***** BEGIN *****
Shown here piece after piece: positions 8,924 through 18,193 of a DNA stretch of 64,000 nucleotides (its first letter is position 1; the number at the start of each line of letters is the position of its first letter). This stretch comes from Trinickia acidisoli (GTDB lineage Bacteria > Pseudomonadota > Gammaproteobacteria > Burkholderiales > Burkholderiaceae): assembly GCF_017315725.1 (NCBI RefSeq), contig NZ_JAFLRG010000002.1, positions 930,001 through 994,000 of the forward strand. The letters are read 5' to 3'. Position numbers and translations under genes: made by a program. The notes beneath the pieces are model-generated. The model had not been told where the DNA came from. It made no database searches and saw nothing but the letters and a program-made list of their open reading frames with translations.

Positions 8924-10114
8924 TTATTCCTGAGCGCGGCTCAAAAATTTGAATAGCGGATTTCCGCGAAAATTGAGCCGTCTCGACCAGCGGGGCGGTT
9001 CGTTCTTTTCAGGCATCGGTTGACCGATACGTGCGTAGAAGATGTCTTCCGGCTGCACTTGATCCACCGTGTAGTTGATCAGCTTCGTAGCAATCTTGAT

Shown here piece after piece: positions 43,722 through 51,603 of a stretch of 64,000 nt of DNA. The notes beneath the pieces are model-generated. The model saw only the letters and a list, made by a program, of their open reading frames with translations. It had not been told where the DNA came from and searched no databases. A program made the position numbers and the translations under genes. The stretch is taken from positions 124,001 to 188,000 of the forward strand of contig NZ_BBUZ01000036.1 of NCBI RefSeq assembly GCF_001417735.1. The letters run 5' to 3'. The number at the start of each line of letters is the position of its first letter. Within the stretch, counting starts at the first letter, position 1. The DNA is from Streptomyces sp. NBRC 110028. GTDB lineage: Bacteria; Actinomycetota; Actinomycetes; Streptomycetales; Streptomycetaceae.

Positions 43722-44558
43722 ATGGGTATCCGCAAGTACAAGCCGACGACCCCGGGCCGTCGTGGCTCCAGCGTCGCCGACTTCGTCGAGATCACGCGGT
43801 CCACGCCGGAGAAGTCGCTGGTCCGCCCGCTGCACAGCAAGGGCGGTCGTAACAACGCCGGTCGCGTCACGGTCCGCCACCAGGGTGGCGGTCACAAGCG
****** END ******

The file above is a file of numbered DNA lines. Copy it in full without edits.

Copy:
Shown here piece after piece: positions 8,924 through 18,193 of a DNA stretch of 64,000 nucleotides (its first letter is position 1; the number at the start of each line of letters is the position of its first letter). This stretch comes from Trinickia acidisoli (GTDB lineage Bacteria > Pseudomonadota > Gammaproteobacteria > Burkholderiales > Burkholderiaceae): assembly GCF_017315725.1 (NCBI RefSeq), contig NZ_JAFLRG010000002.1, positions 930,001 through 994,000 of the forward strand. The letters are read 5' to 3'. Position numbers and translations under genes: made by a program. The notes beneath the pieces are model-generated. The model had not been told where the DNA came from. It made no database searches and saw nothing but the letters and a program-made list of their open reading frames with translations.

Positions 8924-10114
8924 TTATTCCTGAGCGCGGCTCAAAAATTTGAATAGCGGATTTCCGCGAAAATTGAGCCGTCTCGACCAGCGGGGCGGTT
9001 CGTTCTTTTCAGGCATCGGTTGACCGATACGTGCGTAGAAGATGTCTTCCGGCTGCACTTGATCCACCGTGTAGTTGATCAGCTTCGTAGCAATCTTGAT

Shown here piece after piece: positions 43,722 through 51,603 of a stretch of 64,000 nt of DNA. The notes beneath the pieces are model-generated. The model saw only the letters and a list, made by a program, of their open reading frames with translations. It had not been told where the DNA came from and searched no databases. A program made the position numbers and the translations under genes. The stretch is taken from positions 124,001 to 188,000 of the forward strand of contig NZ_BBUZ01000036.1 of NCBI RefSeq assembly GCF_001417735.1. The letters run 5' to 3'. The number at the start of each line of letters is the position of its first letter. Within the stretch, counting starts at the first letter, position 1. The DNA is from Streptomyces sp. NBRC 110028. GTDB lineage: Bacteria; Actinomycetota; Actinomycetes; Streptomycetales; Streptomycetaceae.

Positions 43722-44558
43722 ATGGGTATCCGCAAGTACAAGCCGACGACCCCGGGCCGTCGTGGCTCCAGCGTCGCCGACTTCGTCGAGATCACGCGGT
43801 CCACGCCGGAGAAGTCGCTGGTCCGCCCGCTGCACAGCAAGGGCGGTCGTAACAACGCCGGTCGCGTCACGGTCCGCCACCAGGGTGGCGGTCACAAGCG